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Blue Mountain Nurseries' Denis Hughes, who took over the business from his father Stan, has run the business for more than 30 years and has now handed over the reins to his son Chris, but still retains an interest in the operation. The 12ha nursery produces hundreds of thousands of plants each year.
RNZIH national executive chairman David Sole said Blue Mountain Nurseries was famous for its rare and unusual plants and had more than 7000 different plant cultivars in stock. Many of those cultivars were the result of Mr Hughes' breeding programmes.
In honouring Mr Hughes the institute also recognised the contributions of several generations of his family to horticulture.
Mr Hughes said he was unaware he was in line for the award until just before the organisation's conference was held last week.
Mr Hughes said earlier this week he was a ‘‘plantaholic - if it was green and grew I was interested in it''.
Rhododendrons and azaleas are his favourite plants.
When asked why he had focused his development talents on those plants, he said they grew well in southern New Zealand.
The plants liked a cooler, moist climate with acidic soils, he said.
‘‘I'm a typical man - I love the spectacular,'' Mr Hughes said.
He said some people criticised his claim that azaleas gave interest to the garden year round because they lost their leaves, but he said the colour of the leaves were brilliant in the autumn and when there were heavy frosts the ice formations on the branches were spectacular.
Because of his family involvement in the industry, he had been brought up in an environment that naturally lead on to the propagation of plants, he said.
It was when he and his late wife Margaret were attending Lincoln University that the couple developed a life-long interest in rhododendrons.
He produced his first plants of rhododendron Crest in New Zealand and his wife Margaret bred City of Dunedin, the feature plant for the 150th anniversary of Dunedin City, his son Chris said in the citation submitted to the the RNZIH.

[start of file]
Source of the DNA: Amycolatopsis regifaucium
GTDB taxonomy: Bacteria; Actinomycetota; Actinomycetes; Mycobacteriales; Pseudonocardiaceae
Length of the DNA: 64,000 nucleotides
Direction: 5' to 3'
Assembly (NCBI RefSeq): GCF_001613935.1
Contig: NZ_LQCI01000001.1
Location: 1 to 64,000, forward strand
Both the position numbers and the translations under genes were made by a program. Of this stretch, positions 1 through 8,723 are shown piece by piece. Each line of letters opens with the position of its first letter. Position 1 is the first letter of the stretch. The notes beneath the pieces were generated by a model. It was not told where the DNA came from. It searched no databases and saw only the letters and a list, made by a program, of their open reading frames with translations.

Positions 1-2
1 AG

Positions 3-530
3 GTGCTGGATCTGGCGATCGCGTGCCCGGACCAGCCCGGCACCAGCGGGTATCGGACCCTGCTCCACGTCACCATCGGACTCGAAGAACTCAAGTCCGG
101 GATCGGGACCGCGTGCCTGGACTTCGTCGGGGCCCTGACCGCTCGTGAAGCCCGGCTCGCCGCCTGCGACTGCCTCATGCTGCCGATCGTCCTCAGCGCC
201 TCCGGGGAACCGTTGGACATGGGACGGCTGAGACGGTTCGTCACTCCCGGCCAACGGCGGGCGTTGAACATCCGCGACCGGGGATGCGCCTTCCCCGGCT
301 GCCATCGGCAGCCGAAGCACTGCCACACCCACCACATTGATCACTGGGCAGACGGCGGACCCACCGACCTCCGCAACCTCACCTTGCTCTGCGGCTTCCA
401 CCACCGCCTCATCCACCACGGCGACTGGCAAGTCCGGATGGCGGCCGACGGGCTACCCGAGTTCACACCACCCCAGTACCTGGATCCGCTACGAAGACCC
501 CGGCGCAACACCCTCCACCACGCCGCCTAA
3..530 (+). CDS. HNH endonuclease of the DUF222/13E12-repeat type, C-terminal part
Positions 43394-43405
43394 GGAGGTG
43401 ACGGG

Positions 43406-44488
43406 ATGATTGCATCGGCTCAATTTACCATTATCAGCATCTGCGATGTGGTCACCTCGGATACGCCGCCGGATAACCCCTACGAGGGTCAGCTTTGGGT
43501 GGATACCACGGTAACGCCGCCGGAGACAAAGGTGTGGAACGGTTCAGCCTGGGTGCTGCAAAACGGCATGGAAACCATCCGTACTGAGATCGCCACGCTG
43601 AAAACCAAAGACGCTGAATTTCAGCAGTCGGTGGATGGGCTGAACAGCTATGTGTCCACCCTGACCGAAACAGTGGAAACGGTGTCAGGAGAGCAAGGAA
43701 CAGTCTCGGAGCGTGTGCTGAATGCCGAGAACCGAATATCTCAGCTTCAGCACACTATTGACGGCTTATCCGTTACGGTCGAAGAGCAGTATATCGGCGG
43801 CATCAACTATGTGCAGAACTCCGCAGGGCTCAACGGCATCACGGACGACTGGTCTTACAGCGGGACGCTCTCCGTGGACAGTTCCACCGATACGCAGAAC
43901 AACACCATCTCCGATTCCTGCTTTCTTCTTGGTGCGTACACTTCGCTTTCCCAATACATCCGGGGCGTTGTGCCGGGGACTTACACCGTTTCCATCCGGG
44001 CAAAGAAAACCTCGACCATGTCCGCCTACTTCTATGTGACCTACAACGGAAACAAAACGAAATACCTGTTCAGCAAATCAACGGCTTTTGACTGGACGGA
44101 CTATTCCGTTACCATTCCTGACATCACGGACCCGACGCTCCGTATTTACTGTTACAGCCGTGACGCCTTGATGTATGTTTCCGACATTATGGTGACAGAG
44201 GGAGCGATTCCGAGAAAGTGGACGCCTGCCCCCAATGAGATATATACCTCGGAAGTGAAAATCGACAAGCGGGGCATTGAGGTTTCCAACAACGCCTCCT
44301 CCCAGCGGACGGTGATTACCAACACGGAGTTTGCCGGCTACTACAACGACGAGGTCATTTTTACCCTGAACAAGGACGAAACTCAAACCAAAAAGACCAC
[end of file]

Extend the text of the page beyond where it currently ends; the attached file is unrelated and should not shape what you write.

Also of special note were the range of deciduous azaleas known as The Blue Mountain Azaleas and Agapanthus Blue Mountain.
When developing new species, Mr Hughes started with a large number of seedlings, which he planted outside to test their frost hardiness, he said. While he expected most to perish, those few that did survive were the seedlings he turned his attention to.
The business supplied retail customers from Dunedin, Queenstown, Invercargill and places in between, he said.
The wholesale side of the business involved selling plants to outlets throughout the South Island, with the biggest customers based in Christchurch.
The mail order side of the business that couriered plants nationwide, he said.
Mr Hughes described the award as the icing on the cake.
He had travelled overseas collecting plants in the wild, visiting gardens, making connections with growers and being an unpaid ambassador for horticulture in New Zealand for many years, Chris said in the citation information.